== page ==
“The Three-Body Problem” by Cixin Liu

threebodyproblem

<Arrrg, matey, spoilers ahead!  Ye have been warned!>

A young astrophysicist, Ye Wenjie, is working at a secret SETI base in the late 1960’s/early 1970’s.  Her professor father was disgraced, beaten, and killed by Red Guards in the Cultural Revolution, and Wenjie had been working at a nearby logging camp before being pulled into work more suited to her talents.  One day she stumbles upon a method of using the Sun as an amplifier for the radio greeting they are sending out into the cosmos.  She thinks it is a failure.  But several years later, a return message comes.  It’s actually a dire warning – “do not answer!!!”  An advanced, militarized race detected the first transmission and any others will give them a firm fix on Earth.    But, Wenjie is still pretty ticked off about her father and the whole Cultural Revolution in general (who wouldn’t be?) … and replies: “Come here!   Our civilization is no longer capable of solving its own problems.”

And thus a mega force of “Trisolarian” invaders is on the way, ETA around 400 years (they travel pretty fast, but still much slower than radio transmissions).  Also, they have “folded” (?) protons into super-AI Sophons which are already at the Earth, messing up physicists’ particle accelerator experiments.  The Trisolarians were worried that human technology, while currently inferior to their own, was progressing just too exponentially to leave alone for 400 years.

The Trisolarians are named such because they live on a planet revolving around three stars (Alpha Centauri) which experiences an unstable mix of super hot and super cold periods depending on relative distance to each star.  Civilization is routinely (yet randomly!) destroyed in either fire or ice.  After millenia of trying to figure out what was going on with their world, then trying unsuccessfully to solve the three-body problem, they ultimately determine to find some better planet and move.  Wenjie’s description of Earth sounds nice…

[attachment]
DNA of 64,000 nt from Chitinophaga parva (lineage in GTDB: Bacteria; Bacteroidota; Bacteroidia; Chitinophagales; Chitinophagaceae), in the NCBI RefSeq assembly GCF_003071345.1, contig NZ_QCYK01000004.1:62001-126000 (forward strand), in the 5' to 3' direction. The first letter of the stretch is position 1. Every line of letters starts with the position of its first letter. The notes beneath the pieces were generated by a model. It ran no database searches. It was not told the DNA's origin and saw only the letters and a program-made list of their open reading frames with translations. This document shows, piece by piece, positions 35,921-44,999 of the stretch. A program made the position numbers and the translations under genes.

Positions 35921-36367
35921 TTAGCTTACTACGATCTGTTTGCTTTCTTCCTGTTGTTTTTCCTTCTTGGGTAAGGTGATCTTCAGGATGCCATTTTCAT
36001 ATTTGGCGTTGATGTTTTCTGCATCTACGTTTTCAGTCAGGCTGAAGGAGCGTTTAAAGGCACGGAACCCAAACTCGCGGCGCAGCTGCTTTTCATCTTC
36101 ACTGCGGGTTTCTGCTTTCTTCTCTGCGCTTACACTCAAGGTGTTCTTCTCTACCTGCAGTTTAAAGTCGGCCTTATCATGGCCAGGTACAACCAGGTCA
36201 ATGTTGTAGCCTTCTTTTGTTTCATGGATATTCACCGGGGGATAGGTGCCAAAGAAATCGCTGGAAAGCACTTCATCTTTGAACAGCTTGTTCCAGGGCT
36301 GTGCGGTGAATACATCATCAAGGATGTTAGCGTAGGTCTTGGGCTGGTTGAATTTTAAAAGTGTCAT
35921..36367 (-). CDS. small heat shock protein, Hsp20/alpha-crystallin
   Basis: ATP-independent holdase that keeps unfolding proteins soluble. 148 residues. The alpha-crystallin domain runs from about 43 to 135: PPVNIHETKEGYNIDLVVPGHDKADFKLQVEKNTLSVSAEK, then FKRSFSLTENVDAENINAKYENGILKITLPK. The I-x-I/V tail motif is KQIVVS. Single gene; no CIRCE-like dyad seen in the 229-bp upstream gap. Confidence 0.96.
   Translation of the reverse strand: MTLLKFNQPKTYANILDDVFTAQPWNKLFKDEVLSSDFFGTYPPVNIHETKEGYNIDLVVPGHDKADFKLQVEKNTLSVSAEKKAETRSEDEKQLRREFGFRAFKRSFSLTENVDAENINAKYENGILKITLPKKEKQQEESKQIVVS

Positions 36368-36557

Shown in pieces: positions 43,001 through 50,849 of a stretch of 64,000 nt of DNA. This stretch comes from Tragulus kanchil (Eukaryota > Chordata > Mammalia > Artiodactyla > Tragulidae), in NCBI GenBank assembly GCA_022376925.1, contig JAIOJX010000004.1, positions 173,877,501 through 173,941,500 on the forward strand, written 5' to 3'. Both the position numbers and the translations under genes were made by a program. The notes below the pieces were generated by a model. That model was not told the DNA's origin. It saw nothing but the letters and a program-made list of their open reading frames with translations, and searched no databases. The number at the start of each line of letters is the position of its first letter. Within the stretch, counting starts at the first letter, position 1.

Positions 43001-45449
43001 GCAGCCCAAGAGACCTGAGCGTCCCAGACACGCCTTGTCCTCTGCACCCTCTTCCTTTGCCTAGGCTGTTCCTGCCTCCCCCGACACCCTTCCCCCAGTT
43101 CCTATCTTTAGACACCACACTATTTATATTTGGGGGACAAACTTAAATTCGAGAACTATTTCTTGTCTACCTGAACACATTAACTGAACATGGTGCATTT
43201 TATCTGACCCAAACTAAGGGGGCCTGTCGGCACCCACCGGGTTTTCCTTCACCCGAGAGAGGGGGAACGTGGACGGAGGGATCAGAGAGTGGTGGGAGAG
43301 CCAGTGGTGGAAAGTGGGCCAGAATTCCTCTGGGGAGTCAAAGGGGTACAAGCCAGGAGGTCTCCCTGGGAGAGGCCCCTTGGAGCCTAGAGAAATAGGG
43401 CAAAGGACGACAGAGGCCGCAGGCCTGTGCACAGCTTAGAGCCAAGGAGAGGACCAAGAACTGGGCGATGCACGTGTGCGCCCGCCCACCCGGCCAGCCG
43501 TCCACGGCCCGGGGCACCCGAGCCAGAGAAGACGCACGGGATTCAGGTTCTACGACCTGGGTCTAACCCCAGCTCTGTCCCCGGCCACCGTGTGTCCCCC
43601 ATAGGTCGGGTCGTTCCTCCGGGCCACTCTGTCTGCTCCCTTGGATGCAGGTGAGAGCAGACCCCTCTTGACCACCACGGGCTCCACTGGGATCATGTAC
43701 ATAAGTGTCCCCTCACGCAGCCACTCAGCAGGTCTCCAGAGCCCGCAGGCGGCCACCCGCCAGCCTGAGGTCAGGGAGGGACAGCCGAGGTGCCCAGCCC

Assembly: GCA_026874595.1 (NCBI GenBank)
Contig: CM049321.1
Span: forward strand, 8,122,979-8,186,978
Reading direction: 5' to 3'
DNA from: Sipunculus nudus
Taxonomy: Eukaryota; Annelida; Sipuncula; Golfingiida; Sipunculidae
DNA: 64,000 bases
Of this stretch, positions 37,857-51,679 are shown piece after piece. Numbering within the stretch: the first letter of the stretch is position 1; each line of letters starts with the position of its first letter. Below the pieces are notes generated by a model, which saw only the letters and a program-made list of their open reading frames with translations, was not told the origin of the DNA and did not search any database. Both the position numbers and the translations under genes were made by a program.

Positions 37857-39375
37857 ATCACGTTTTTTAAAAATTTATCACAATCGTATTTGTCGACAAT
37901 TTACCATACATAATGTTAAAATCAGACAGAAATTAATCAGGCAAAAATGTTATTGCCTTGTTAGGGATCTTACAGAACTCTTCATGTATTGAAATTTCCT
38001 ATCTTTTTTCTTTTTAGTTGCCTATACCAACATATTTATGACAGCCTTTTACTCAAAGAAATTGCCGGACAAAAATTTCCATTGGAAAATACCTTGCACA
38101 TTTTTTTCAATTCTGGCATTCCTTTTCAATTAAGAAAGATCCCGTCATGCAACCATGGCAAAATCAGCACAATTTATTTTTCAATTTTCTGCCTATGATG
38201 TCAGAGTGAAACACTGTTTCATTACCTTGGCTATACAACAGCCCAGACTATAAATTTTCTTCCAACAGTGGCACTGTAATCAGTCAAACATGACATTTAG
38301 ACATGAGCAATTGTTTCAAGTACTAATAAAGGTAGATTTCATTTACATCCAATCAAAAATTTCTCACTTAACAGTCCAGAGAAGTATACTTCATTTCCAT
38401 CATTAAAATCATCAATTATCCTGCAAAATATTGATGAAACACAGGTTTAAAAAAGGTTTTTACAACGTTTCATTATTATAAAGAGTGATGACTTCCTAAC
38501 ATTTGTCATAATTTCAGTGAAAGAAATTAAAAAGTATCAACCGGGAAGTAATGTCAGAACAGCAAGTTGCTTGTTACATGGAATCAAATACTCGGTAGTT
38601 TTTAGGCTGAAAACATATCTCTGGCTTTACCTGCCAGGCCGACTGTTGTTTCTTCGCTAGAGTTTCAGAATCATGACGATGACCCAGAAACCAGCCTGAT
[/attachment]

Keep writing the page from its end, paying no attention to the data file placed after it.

Wenjie finds plenty of sympathizers on Earth who agree that humanity needs help, or even that it deserves to be eradicated.  I thought this was going a bit too far – are there really that many eco-terrorist types out there who would root for the aliens over humanity, including their own self and family?  Especially the character of Michael Evans in the book was really hokey.  Billionaire tree-hugger who wants all humans to die and leave the birds and bugs alone.

Some of the group more-or-less worship the unseen Trisolarians (some interesting commentary in the book on how even a solitary confirmation that ET exists, and nothing more, would still fundamentally alter civilization) and put together an odd MMORPG, 3body, to tell about the Trisolarian world and history.  It’s through this game that the protagonist (and we the reader) first learn about what’s going on.  Little bit of reveal at a time.

There is a REALLY funny incident in the game, where a 30 million man medieval Chinese army becomes a von Neumann architecture computer: squads of soldiers with black and white flags become logic gates, scribes become memory, and cavalry becomes the bus.  Pretty ridiculous but funny.

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